For some, bottled dressing will do the trick. (Personally, I’m a huge fan of tahini-based Annie’s Goddess dressing and Brianna’s Zesty French, which has a nice paprika flavor.)
However, salad dressings, like all condiments, tend to contain a lot of sodium, hidden sugars, preservatives and oils that we’d maybe rather not consume all the time.
This is why homemade salad dressings are a genius option. If olive oil and lemon juice sounds totally boring, try making homemade ranch, blue cheese, French or honey mustard, or experiment with a simple ratio of 1 part vinegar to 3 parts oil (to taste) with minced shallots, herbs, spices, mustard, tahini or other accoutrements whisked in. Shake it all up in a mason jar and there’s no need to buy dressing.
How to Make the Perfect Salad
Follow this formula to make salads you’ll want to eat every day and opt for these tools to get the perfect salad every time.
8 of our favorite salad posts to get you started:
25 Mason Jar Salads Almost Too Pretty To Eat
How to Pack a Week’s Worth of Make-Ahead Salads (+ 5 Recipes to Get You Started!)
Hydrating Romaine Salad with Mango-Basil Dressing
Southwest BLT Salad with Zesty Lime Dressing
Glowing Skin Salad with Detox Dressing
Beet Greens and Avocado with Creamy Tahini Dressing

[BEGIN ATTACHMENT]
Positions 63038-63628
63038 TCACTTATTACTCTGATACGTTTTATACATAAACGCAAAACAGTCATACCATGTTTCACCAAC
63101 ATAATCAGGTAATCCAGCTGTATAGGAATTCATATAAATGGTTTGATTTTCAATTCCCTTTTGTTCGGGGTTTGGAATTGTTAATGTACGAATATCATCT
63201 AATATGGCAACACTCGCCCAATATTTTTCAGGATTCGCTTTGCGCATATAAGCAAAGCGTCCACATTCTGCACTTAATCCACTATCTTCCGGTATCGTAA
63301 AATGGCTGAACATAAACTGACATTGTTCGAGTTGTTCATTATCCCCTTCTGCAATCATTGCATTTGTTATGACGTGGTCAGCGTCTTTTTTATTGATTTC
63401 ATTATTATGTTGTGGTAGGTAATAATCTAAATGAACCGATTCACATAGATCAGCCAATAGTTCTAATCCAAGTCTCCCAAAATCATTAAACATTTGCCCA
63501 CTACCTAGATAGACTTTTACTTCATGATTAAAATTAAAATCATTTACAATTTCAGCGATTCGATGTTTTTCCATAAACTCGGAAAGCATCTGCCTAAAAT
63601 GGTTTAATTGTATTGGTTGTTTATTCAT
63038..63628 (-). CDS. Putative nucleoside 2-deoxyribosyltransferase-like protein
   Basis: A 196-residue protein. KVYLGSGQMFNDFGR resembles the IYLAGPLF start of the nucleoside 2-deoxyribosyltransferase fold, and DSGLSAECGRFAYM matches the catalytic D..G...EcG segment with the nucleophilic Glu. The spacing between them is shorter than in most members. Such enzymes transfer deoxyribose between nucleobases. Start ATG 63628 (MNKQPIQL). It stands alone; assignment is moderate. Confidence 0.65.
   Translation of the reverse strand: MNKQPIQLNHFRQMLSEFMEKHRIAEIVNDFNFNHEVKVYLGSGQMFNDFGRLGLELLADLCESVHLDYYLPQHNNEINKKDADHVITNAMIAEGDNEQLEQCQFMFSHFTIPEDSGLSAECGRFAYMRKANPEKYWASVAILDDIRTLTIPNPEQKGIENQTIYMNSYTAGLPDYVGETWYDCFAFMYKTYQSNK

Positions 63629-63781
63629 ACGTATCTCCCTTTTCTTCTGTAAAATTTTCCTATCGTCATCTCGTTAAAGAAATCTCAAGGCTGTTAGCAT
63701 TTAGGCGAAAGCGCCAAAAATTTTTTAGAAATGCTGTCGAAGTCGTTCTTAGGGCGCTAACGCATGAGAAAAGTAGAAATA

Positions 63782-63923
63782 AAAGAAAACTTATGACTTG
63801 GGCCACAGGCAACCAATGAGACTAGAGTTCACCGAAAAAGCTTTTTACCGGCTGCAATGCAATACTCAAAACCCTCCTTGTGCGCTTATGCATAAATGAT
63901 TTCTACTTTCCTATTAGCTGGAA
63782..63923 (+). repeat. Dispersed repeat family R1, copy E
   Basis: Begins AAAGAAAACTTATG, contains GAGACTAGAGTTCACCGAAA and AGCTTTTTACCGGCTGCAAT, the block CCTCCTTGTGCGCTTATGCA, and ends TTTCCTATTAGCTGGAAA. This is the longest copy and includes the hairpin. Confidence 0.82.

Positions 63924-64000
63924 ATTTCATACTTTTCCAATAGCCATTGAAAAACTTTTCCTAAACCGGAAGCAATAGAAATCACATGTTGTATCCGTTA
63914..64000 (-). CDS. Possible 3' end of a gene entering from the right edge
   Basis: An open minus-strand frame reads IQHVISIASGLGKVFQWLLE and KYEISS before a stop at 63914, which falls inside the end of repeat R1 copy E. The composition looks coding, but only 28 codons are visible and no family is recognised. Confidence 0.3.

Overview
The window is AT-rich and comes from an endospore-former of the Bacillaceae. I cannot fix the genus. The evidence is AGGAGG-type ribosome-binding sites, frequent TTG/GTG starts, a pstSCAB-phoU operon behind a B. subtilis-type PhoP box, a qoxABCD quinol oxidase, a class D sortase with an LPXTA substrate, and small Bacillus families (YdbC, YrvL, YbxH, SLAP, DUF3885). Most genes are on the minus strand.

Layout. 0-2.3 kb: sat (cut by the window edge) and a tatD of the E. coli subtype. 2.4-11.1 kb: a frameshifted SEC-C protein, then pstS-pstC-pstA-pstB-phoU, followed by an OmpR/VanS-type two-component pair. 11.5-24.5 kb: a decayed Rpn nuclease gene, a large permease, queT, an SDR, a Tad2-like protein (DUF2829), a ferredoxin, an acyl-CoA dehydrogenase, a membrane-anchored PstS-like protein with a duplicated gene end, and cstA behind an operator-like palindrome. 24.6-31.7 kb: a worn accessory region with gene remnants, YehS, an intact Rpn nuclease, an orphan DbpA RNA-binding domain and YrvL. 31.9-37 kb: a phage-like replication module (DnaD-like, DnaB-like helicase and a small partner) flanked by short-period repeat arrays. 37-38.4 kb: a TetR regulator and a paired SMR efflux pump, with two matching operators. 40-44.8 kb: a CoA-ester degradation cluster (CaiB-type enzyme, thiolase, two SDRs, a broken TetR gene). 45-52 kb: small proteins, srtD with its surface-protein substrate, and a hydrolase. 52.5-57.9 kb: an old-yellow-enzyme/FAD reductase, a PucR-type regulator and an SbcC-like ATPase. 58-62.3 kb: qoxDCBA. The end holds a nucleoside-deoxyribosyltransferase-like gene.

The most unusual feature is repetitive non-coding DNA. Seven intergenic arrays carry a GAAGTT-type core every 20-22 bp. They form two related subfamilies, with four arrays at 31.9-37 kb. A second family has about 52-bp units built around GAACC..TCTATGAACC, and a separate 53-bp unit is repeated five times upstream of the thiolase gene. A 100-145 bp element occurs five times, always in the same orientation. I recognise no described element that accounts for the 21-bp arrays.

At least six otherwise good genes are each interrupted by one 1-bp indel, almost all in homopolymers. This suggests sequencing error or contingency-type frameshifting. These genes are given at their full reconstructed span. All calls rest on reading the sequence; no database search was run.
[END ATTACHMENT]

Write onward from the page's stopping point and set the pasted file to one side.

Watercress and Quinoa Salad with Blueberry Vinaigrette
Sweet and Spicy Sriracha Chicken Salad
Quickfire Healthy Salad Dressing Recipes
Looking for a healthy dressing for those amazing salads? Try these!
Lemon Vinaigrette: You will need 1/4 cup fresh juice, 1/2 cup olive oil, 1 minced garlic clove, 1 tsp honey, and salt and pepper to taste. Whisk all ingredients together until they are emulsified.
Lemon-Tahini Dressing: You will need 1/4 cup tahini, 1/4 cup fresh juice, 1 minced garlic clove, 1/4 cup water, and salt and pepper to taste. Whisk all ingredients together until the mixture is smooth.
Lemon-Ginger Dressing: You will need 1/4 cup fresh juice, 1/4 cup olive oil, 1 tbsp grated fresh ginger, 1 minced garlic clove, 1 tsp honey, and salt and pepper to taste. Whisk all ingredients together.
Lemon-Poppy Seed Dressing: You will need 1/4 cup fresh juice, 1/2 cup olive oil, 1 tbsp honey, 1 tbsp poppy seeds, and salt and pepper to taste. Whisk all ingredients and serve.
Lemon-Mustard Dressing: You will need 1/4 cup fresh juice, 1/4 cup olive oil, 1 tbsp Dijon mustard, 1 minced garlic clove, and salt and pepper to taste. Whisk all ingredients together until they are emulsified.461
Pinning that infographic for later! Homemade dressings totally make the salad, IMO.
Irene Shorthouse says
This is the most useful article I have read regarding composing salads. So very helpful, thank you.
Ignatius du Preez says
Thank so much for all the information. I live by self on a farm in South Africa and all the recipies help to survive.
Ah, I was just there.
This is genius – thanks so much for sharing!!!
I love how you break it down to base, crunchy, soft and so on. It really makes it easier to think of that one thing that is missing without having to have actual recipes.
Geraldine Crosby says
I am looking for a simple recipe for a iceberg and lots of dill salad that contains freshly course black pepper and I think a vinegar and oil dressing. The salad is super cooling to your palate, especially on a hot day. Is this the correct recipe or not. Can anyone help? I’d appreciate it? Thanks.
Hannah Talosaga says
How much of each ingredient in the categories?